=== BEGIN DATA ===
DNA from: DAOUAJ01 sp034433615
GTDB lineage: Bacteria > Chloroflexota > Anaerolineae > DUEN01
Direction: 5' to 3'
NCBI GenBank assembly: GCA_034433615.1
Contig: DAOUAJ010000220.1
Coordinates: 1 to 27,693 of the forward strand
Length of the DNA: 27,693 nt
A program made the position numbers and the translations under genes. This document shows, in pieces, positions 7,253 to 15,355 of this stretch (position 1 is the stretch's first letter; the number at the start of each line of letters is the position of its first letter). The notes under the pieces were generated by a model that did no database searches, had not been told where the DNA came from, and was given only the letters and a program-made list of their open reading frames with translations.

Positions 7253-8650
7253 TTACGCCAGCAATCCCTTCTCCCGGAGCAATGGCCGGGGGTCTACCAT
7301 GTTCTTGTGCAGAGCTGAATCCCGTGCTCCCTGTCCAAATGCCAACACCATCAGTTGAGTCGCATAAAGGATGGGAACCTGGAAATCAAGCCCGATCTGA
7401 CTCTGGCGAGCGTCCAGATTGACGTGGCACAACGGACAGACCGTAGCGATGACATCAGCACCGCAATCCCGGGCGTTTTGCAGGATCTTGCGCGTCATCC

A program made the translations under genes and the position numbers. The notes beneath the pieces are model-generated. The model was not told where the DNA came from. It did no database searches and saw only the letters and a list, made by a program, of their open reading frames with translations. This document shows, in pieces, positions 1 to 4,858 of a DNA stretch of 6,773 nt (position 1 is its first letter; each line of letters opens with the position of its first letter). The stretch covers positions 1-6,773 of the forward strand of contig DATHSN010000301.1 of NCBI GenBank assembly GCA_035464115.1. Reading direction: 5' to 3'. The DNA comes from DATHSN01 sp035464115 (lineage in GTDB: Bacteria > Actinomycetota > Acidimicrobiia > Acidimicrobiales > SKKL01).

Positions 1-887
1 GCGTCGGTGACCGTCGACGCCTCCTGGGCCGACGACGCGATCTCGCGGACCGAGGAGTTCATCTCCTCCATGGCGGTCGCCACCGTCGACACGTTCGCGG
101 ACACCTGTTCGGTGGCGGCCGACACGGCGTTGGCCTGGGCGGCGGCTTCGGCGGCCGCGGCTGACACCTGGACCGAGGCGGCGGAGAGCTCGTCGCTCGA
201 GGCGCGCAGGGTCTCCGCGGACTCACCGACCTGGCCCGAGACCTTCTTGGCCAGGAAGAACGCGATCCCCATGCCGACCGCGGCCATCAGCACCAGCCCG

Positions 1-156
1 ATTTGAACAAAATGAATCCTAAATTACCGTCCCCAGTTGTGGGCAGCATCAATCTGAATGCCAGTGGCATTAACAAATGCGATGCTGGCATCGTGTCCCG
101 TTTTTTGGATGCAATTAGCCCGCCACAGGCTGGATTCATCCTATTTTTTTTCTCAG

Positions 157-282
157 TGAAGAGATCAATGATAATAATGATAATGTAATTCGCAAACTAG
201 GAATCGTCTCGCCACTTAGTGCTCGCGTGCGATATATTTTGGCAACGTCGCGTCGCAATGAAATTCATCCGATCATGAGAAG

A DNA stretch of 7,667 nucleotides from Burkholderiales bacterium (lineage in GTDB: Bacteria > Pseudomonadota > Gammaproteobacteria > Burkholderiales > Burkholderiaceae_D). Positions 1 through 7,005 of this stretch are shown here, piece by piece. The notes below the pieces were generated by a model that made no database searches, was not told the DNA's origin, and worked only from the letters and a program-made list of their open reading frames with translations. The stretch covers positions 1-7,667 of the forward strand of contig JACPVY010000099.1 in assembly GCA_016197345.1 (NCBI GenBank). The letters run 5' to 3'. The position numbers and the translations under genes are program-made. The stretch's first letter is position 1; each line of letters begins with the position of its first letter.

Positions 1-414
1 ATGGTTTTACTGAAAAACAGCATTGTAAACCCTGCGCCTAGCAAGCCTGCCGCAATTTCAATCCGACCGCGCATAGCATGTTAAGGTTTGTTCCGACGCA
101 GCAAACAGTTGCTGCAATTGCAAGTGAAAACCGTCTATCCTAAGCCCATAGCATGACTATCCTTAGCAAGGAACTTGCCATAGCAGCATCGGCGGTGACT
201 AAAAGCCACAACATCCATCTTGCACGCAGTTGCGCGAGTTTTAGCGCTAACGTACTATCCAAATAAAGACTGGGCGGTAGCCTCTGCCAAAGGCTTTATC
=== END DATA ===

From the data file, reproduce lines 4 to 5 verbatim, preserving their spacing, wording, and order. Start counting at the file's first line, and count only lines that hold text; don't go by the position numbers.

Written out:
NCBI GenBank assembly: GCA_034433615.1
Contig: DAOUAJ010000220.1